Messianic Judaism

A sect of Christianity with some Jewish practices.

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Missionary Activity

A core component of Messianic Judaism is witnessing and missionizing to other Jews. According to the evangelical theology accepted by Messianic Jews, those who are not saved are destined for eternal damnation. Helping to bring someone to Yeshua and thus to salvation is a responsibility of all Messianic Jews, and many embrace that role, particularly when it comes to Jewish members of their family. This is often at the root of the animosity between Messianic and mainstream Jewish communities.

When Messianic Jews try to do outreach within the mainstream Jewish community they are often met with resistance and outrage. Among other things, the Jewish community objects to the title Messianic Judaism, because the messianism practiced by Messianic Jews is Jesus-focused, and thus by definition not Jewish. The use of the term Messianic Judaism strikes many as a subversive way of attracting Jews who do not know enough about their faith to realize that what they are learning about is Christianity.

Foremost among the groups that work to counter Messianic Jewish evangelism is Jews for Judaism, an organization focused on strengthening and preserving Jewish identity for those who have been targeted for proselytizing by Messianic Jews.

Messianic Jewish Communities Today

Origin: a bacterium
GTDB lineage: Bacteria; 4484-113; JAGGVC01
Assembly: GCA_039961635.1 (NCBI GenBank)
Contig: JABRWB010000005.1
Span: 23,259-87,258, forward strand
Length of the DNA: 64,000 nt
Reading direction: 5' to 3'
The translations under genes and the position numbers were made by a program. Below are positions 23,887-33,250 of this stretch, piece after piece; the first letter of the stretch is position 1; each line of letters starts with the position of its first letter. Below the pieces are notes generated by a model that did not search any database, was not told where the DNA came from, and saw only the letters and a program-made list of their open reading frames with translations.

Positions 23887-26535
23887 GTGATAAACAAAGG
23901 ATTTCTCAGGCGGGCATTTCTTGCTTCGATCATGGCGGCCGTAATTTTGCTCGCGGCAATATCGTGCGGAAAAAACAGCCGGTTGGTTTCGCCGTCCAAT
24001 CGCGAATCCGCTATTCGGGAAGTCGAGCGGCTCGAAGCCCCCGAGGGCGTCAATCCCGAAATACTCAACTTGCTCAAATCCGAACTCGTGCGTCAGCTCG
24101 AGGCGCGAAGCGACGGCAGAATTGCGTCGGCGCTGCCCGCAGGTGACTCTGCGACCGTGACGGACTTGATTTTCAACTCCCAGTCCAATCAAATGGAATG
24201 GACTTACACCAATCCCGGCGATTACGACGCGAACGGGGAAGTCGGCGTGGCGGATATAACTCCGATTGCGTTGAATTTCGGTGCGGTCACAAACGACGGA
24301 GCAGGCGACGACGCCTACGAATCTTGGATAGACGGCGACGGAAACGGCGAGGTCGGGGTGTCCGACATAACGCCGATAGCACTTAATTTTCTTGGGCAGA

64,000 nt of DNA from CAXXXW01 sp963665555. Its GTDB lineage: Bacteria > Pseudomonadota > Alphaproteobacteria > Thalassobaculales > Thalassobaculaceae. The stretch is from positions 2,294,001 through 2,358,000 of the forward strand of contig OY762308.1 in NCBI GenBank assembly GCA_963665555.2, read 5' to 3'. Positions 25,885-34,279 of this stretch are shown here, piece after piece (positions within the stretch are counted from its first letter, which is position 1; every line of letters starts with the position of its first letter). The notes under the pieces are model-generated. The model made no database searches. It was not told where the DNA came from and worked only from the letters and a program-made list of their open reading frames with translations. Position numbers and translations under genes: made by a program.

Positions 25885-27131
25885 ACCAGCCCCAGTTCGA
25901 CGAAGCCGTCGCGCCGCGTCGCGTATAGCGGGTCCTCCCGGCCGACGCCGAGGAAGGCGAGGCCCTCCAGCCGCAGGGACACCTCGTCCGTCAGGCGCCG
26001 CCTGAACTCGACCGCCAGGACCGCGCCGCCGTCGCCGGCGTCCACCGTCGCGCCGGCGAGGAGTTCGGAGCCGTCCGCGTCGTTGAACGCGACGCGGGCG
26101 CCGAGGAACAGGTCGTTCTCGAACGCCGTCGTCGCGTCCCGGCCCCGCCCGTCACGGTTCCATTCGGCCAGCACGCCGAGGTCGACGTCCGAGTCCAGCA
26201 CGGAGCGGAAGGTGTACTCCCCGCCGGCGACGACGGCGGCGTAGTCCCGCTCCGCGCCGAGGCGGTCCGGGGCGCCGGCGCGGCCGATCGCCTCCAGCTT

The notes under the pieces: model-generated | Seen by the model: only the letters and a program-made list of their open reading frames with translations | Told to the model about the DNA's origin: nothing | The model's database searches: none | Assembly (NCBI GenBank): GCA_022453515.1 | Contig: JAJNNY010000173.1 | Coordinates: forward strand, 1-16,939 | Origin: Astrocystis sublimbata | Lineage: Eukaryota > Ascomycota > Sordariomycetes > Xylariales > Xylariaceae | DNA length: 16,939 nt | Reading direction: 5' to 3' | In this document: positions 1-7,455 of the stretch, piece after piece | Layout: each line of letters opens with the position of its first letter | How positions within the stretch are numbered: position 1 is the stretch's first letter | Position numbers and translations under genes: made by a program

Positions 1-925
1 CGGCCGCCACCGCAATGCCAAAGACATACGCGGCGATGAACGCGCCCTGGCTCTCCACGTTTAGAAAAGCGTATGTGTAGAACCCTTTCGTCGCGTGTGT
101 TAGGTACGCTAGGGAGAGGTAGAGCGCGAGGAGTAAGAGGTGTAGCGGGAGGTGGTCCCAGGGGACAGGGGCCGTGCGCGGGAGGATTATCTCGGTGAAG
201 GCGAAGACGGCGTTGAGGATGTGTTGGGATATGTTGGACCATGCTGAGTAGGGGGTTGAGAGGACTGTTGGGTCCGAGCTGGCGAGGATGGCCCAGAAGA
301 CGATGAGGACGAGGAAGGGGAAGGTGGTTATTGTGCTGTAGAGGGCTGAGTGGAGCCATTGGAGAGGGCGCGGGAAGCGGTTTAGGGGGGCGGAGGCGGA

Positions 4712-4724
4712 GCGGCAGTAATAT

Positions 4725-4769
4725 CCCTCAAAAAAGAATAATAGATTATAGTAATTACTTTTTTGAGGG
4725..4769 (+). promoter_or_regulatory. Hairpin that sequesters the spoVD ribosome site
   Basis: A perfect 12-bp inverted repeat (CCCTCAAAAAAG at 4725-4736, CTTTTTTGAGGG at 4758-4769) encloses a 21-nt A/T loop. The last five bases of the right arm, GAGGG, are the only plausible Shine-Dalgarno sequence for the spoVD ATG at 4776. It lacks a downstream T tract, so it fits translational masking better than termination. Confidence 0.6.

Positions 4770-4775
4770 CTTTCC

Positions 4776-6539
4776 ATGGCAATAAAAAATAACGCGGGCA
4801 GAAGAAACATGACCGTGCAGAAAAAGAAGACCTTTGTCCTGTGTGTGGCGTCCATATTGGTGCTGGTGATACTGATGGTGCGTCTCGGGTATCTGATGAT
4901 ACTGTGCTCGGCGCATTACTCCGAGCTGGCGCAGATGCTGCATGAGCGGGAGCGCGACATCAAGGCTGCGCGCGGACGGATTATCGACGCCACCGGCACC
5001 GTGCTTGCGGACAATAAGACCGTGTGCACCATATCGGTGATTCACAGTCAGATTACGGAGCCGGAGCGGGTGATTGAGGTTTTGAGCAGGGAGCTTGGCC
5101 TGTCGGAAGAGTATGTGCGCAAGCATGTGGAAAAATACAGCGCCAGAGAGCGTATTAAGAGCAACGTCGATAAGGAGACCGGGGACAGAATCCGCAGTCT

There is a growing community of Messianic Jews in Israel, particularly in the village of Yad-Hashmona. Many of the Messianic Jews in Israel are native Israelis who came to Messianic Judaism as teens or adults.

In a ruling handed down by the Israeli Supreme Court in 1989, Messianic Jews are not allowed citizenship in Israel via the Law of Return because there is a condition on the Law of Return that it cannot be employed by those who were Jews and voluntarily took on another faith. However, in 2008, the Supreme Court ruled in a strange legal twist that because the Law of Return is granted to anyone with one Jewish grandparent, Messianic Jews who are not considered halakhically Jewish (i.e. their mother is not Jewish) are granted citizenship via the Law of Return.

Messianic Jewish prayer services include much of the traditional Jewish liturgy, often edited and amended to include references to Yeshua. Hebrew is common in Messianic Jewish congregations, and there is a growing trend towards including dance in their services. The dances are in the spirit of Israeli folk dancing.

Today, there are an estimated 400 Messianic Jewish congregations worldwide, with 10,000-15,000 Messianic Jews in Israel, and about 200,000 in the United States. Congregations (called synagogues) can be found across the country, mainly in communities with a large existing Jewish community.

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Tamar Fox

Tamar Fox is a writer and editor living in Philadelphia. Her children's book, No Baths at Camp, was published in 2013 by Kar-Ben, and her writing has appeared in The Washington Post, the Jerusalem Post, Tablet Magazine,, and many other publications.